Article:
A Hooters waitress is going viral after breaking down her daily earnings in tips.
TikToker Leah Fennelly (@leah_fennelly) shared the info during a video posted in late March. According to her page, Fennelly works at Hooters in addition to attending law school, and she often posts revealing details about the job.
Her video about tips, however, was particularly popular. In the clip, which now has over 10 million views, Fennelly counted her tips in the course of a normal Thursday at work.
In another viral video, a 20-year-old Waffle House worker surprised many viewers by sharing how much she makes at her job. Before that, a waitress went viral after asking her coworkers to share their biggest on-the-job “pet peeves.”
Fennelly’s video drew similar praise for its transparency.
In the TikTok, Fennelly counts her tips during an eight-hour shift.
Most of her tips are in the single digits, but she gets a few big boosts — including a regular who paid her $100 on Cash App after sitting at her table for “so long.”
When it was all said and done, Fennelly made $382 in tips. Many commenters were impressed by the waitress’s reaction to her earnings.
“It’s so refreshing to see you being so grateful even for the not so large tips,” one user wrote.
“The ONLY person i seen that appreciates little tips no matter what,” another added.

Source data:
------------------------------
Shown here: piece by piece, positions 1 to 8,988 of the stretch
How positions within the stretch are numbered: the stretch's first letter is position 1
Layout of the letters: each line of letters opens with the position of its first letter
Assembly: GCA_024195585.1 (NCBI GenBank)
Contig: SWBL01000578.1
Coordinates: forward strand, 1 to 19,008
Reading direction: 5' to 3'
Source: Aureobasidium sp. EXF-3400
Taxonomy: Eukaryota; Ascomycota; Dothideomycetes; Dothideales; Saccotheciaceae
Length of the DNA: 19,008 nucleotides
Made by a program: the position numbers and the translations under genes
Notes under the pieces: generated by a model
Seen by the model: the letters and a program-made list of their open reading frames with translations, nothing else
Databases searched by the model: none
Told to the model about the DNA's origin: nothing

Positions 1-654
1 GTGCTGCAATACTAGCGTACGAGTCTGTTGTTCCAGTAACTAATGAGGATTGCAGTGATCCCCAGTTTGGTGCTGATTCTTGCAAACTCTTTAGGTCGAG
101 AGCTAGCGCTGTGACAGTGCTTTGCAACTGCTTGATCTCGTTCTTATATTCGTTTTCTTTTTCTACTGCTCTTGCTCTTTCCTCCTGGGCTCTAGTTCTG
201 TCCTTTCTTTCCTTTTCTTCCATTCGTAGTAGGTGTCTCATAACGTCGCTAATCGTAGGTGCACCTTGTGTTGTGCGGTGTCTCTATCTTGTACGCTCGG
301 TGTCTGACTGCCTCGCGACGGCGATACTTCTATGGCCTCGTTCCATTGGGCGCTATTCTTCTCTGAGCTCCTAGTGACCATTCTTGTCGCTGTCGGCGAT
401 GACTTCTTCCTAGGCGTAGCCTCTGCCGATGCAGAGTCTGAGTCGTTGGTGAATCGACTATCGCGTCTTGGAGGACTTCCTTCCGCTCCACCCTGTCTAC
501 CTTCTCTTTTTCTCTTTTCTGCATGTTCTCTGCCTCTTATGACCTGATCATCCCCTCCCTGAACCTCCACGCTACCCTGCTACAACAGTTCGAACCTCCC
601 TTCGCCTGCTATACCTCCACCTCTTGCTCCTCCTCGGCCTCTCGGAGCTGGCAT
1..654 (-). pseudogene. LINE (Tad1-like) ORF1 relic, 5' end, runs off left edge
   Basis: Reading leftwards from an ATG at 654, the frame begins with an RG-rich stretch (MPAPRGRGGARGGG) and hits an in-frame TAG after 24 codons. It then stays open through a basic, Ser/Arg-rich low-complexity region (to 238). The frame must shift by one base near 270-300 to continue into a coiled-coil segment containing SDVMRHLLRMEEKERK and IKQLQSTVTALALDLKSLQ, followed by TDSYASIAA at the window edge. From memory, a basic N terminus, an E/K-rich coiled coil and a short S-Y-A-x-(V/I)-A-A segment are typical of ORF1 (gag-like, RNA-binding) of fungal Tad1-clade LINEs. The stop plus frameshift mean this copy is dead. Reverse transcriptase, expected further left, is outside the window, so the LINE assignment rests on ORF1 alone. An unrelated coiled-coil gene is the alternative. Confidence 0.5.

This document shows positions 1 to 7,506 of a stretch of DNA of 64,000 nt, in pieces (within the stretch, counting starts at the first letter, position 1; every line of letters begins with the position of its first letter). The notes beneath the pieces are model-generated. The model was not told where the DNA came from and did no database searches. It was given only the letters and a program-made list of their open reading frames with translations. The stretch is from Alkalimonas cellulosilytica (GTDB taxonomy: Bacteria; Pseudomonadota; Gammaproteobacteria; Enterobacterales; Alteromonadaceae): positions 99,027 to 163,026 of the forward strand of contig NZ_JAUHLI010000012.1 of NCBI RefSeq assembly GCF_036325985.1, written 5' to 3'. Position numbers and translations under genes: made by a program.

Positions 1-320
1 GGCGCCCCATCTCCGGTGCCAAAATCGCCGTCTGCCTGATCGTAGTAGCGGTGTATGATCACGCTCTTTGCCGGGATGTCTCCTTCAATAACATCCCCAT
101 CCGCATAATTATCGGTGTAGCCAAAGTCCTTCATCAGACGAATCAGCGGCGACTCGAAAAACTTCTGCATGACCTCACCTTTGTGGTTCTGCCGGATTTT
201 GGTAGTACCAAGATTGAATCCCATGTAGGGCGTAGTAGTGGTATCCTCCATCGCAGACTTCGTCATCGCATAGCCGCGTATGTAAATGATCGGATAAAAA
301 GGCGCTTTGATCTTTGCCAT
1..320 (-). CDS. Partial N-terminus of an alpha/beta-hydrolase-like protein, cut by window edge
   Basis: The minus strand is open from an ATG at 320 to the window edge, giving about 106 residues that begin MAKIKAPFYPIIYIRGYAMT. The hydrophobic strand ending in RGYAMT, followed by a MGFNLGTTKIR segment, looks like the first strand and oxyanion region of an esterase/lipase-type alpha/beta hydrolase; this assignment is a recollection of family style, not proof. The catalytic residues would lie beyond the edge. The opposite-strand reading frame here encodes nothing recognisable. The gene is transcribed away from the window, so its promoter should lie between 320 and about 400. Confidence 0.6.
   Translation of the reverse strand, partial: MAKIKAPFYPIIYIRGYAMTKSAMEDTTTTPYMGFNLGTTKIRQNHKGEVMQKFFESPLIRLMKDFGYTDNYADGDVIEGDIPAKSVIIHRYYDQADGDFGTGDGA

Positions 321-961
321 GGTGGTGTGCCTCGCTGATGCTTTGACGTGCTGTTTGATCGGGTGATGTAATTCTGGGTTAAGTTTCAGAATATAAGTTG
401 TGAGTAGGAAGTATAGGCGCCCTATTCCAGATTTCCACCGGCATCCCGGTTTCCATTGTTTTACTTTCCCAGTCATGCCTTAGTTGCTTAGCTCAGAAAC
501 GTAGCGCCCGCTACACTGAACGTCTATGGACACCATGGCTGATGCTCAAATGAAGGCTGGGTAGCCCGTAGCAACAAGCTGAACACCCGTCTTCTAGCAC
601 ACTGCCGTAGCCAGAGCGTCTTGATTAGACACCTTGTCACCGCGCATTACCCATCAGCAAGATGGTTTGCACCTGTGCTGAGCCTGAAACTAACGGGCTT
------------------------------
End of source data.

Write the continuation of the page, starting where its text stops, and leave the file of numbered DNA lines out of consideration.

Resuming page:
Fennelly wrote in the comments that customers typically tip less during lunch, and that she often makes more during later shifts. However, as some users pointed out, $382 is still a pretty good haul.
“You guys keep saying so little money but she literally made $42 an hour for an 8 hour shift…” one user wrote.
“I’m working at the wrong restaurant,” another agreed.
The video also sparked a debate about tipping culture in America. It’s a common theme on TikTok, as videos like Fennelly’s give users from outside the U.S. insight into the system.
“In the UK those tips would be 0, 0, 0, 0, 0, 0, 0, 0, 0 (and some change),” one user wrote.
Earlier this year, another waitress spurred a similar debate after revealing that a customer had asked for her number — after leaving a $0 tip. Before that, a group of restaurant customers drew mixed reviews after filming themselves trying to tip with an Amazon gift card.
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